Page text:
The 2021-22 school year marked the second time in a row the U.S. fell below a goal of vaccinating 95% of children entering kindergarten against measles, mumps, and rubella, the Centers for Disease Control and Prevention said this week.
Vaccinations dropped to 93% last year, compared to 94% the year before. The 2019-20 school year was the last time the U.S. hit its goal of reaching 95%. The reason for the 95% goal is the CDC considers a vaccination rate of 95% the threshold for herd immunity for measles.
According to the Centers for Disease Control and Prevention, the measles vaccine is about 97% effective. For the small percentage of those fully vaccinated who get infected, the CDC said measles cases tend to be mild.
The virus initially causes a high fever, runny nose, cough and watery eyes. It can then cause spots and rashes.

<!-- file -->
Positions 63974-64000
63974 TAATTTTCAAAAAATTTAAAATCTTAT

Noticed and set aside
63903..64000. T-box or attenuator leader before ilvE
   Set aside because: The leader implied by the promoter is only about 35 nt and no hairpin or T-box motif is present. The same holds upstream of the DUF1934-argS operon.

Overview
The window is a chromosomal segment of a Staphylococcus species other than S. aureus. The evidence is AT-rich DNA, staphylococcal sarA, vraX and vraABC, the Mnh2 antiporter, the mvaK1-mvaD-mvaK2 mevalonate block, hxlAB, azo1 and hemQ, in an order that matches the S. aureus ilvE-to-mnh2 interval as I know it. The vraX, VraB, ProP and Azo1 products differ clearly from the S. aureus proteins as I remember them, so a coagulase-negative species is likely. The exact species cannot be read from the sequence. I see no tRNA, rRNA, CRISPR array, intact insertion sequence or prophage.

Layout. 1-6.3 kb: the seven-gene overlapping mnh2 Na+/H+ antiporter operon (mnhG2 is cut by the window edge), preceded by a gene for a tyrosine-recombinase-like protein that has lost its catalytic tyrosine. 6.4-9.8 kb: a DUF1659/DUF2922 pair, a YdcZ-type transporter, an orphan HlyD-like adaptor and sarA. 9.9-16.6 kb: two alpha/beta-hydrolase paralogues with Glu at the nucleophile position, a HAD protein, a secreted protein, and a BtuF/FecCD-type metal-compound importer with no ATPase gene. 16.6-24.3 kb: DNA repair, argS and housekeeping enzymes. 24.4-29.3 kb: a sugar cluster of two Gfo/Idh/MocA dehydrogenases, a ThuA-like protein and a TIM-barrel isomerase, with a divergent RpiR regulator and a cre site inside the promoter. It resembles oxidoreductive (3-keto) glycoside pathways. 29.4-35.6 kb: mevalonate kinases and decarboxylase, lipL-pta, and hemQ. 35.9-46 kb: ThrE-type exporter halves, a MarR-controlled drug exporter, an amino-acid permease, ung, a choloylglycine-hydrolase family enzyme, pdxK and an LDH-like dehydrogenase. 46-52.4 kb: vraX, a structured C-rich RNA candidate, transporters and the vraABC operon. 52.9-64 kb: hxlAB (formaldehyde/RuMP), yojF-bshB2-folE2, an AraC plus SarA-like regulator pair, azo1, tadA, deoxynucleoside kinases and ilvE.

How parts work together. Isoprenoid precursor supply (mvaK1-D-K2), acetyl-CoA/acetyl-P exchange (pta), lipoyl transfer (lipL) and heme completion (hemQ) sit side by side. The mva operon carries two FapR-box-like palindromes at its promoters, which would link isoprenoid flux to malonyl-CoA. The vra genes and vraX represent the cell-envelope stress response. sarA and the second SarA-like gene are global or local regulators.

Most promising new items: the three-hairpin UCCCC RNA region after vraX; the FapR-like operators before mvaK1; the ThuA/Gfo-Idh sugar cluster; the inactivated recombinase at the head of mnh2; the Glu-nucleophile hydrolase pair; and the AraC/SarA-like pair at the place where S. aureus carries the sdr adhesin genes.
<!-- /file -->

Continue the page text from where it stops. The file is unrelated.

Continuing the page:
About 2.6% of children received an exemption from the vaccines. Each state has its own criteria for exemptions, but all 50 states allow exemptions for medical purposes, according to the CDC.
An additional 3.9% of children entering kindergarten who were not up to date on their vaccines did not have an exemption.
The CDC said that “pockets of undervaccinated children within larger areas of high vaccination coverage can lead to outbreaks.”
“High vaccination coverage is critical to continue protecting children and communities from vaccine-preventable disease,” the CDC said.
The CDC recommends schools continue to follow up with unvaccinated students.